Twin study suggests genetic factors contribute to insomnia in adults

To be fragrant or not: Why do some male hairstreak butterflies lack scent organs?

International team discovers natural defense against HIV

Bolivian biodiversity observatory takes its first steps

Choice of college major influences lifetime earnings more than simply getting a degree

Dominant strain of drug-resistant MRSA decreases in hospitals, but persists in community

Synthetic biology needs robust safety mechanisms before real world application

US defense agencies increase investment in federal synthetic biology research

Robots help to map England's only deep-water Marine Conservation Zone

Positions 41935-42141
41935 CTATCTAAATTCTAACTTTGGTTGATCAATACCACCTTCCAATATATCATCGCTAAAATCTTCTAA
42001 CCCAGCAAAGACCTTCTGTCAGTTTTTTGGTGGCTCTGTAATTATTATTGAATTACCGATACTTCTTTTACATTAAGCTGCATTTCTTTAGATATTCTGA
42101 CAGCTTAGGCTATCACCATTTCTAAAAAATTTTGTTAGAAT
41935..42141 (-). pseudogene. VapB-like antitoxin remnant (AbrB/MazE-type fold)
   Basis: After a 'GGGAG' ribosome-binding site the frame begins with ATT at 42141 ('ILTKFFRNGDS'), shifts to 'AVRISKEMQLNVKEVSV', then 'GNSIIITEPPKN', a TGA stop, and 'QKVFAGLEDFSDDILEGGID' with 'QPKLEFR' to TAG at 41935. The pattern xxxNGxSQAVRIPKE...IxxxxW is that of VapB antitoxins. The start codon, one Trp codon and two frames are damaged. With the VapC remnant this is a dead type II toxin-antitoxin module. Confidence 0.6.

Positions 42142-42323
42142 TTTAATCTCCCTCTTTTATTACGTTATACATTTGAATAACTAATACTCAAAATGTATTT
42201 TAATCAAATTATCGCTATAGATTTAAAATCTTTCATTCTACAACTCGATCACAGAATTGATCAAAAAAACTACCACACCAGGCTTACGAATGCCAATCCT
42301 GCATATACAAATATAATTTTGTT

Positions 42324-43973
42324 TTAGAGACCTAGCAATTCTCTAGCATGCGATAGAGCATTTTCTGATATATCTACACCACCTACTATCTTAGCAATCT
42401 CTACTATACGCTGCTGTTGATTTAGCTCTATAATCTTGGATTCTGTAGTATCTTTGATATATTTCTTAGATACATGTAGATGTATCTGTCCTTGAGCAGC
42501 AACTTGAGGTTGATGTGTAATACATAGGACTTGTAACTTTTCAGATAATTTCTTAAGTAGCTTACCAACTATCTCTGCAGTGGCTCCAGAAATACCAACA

Mayo researchers identify protein -- may predict who will respond to PD-1 immunotherapy for melanoma

How much water do US fracking operations really use?

New approach to mammograms could improve reliability

The influence of citizen science grows despite some resistance

Unlocking secrets of how fossils form

What happens on the molecular level when smog gets into the lungs?

Using ultrasound to clean medical instruments

Platinum and iron oxide working together get the job done

Tiny silica particles could be used to repair damaged teeth, research shows

A quantum lab for everyone

No way? Charity's logo may influence perception of food in package

[] Honey bees rapidly evolve to overcome new disease is a service of DragonFly Company. All Rights Reserved.
Issuers of news releases are solely responsible for the accuracy of their content.